People use the word model in many different ways. They might mean a fashion model or a model plane or a financial model. The kinds of models we focus on are those that “represent” some aspects of a physical reality. It might be the images that make up a model of the human body, or a plastic figure that contains representations of the major systems. It might be a scaled rendition of a plane or a ship or even a set of plans for a landscape design.
One way to describe the concept of model would be to see the model as a “hypothetical description of a complex entity or process.” The plastic plane is a tangible description of the real thing. Models can be “literal” like a toy car that mimics the “real” automobile or they can lie anywhere along a spectrum from the literal representation to models that exist as a set of equations or simulations like a complex financial model.
For the purposes of systems engineering the system models that we consider lie at the symbolic end of the spectrum. In this sense we mean specifically models of systems or “systematic representations of systems.” From an engineering perspective the model must span at least four domains (requirements, behavior, physical architecture, and verification & validation). It must also consider and describe the entire lifespan of the system from problem identification to the initial concept to retirement.
It is important to note that graphical representations standing alone are NOT the complete model. They express aspects of the model but, in our context they are not complete enough to be seen as models themselves. They are representations that derive from the model. Taken together they can give us a detailed picture of the model but they are not the model itself.
One of the critical aspects of a systems engineering model is that of relationships. In a global sense the system relates to the external world in a variety of ways that must be captured in the model. Internally the system components relate to each other. This is very similar to the global relationships of the model to the world around it. This becomes apparent when we think of a component as a “system” and the other components as “externals.”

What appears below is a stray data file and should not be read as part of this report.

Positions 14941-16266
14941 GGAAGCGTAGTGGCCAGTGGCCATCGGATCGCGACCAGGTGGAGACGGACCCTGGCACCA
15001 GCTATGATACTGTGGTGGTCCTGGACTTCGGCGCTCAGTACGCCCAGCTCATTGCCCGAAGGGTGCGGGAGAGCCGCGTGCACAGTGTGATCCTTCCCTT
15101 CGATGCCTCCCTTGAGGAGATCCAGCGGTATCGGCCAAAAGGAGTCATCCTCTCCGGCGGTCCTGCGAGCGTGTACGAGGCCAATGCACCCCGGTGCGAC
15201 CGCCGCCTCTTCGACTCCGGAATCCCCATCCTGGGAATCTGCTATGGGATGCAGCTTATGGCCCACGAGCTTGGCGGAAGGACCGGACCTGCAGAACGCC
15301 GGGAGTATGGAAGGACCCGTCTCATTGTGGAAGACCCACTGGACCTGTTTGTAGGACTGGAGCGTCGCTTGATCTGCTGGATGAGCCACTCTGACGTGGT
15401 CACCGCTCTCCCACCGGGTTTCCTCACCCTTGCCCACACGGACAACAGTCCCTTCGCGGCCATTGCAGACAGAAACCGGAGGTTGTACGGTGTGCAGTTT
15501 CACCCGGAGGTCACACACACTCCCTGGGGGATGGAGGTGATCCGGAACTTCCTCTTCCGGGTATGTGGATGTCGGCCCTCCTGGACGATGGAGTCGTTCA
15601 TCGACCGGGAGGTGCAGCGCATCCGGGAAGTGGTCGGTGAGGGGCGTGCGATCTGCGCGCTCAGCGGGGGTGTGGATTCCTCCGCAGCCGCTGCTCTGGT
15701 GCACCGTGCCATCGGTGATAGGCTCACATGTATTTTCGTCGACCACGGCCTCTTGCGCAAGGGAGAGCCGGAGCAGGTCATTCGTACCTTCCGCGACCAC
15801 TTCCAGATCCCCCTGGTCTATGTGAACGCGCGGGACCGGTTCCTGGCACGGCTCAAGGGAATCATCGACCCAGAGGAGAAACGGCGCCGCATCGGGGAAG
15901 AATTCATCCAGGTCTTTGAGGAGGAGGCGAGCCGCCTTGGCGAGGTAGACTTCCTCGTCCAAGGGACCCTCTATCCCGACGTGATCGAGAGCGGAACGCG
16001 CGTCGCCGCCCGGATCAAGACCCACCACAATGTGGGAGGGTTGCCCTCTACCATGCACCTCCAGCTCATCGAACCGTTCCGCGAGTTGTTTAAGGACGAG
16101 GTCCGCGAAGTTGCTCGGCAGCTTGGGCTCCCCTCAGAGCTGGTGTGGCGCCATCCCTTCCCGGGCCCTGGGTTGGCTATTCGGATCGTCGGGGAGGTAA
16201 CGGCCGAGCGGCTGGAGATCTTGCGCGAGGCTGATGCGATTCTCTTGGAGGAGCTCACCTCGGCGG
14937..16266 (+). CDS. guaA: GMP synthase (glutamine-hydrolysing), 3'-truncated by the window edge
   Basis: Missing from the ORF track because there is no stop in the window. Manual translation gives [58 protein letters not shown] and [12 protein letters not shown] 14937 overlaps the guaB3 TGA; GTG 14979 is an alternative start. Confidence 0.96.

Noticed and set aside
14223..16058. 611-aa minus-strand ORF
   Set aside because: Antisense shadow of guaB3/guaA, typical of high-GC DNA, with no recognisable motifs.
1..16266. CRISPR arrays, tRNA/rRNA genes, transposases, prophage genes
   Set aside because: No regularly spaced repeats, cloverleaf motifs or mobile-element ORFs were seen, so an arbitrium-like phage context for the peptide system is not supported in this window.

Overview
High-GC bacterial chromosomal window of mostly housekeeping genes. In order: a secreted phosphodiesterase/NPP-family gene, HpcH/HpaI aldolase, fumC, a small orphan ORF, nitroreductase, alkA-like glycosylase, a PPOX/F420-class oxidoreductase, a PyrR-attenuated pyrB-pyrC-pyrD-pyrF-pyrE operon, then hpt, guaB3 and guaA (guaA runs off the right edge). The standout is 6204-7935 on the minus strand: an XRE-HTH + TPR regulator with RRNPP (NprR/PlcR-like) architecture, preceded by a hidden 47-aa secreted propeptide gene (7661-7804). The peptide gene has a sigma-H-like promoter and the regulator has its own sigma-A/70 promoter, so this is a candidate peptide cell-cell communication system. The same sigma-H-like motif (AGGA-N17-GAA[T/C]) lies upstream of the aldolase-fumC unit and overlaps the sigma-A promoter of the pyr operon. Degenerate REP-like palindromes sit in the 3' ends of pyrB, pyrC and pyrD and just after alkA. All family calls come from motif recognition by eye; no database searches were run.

This is why the graphical representations are not sufficient to depict the system but must be webbed together with a “language” that expresses these concepts. The language sets up relationships between the system and its externals and between the internal system components. This makes the model robust and ultimately, executable. Without the relationships the most we can have are symbolic representations of the model.
Too many people confuse a model with reality.
Even with words added, and pictures too, a mathematical model will never fully describe a system and its context except for trivial cases.
The Butterfly effect should alert us to the factoid that the little things can make a big difference and relying on a model alone is risky.
We have way too many models, methods, processes, procedures, and political rules that are promulgated as absolute truth, andor used that way by management and those who are insufficiently educated and experienced to know when these approaches do not apply.
Models are a good tool when used properly, but achieving an optimal solution requires the skill of experienced and knowledgeable Systems Thinkers.
While physicists search for the ultimate model aka the theory of everything, Goedels theorem tells us that that will never be possible in this lifetime.
In the meantime, systems people work with less complex models but still have problems that are too large for humans to grok fully enough to create a single model that is 100% correct, even if that were possible.
People who propose the use of models have an ethical obligation to note the limitations of their models and to state when they will not work properly.
You are exactly right. Ever hear someone say "I am an INTP"? They are not, of course, and INTP. The Myers-Briggs description is, at best, an attempt to describe reality- it is not reality. MB, like any modeling system, has its limitations and, beyond those limitations, loses its validity. George E. P. Box said "All models are wrong, but some are useful." Understanding and working within the limits of the model make it useful. Losing sight of them can make it dangerous.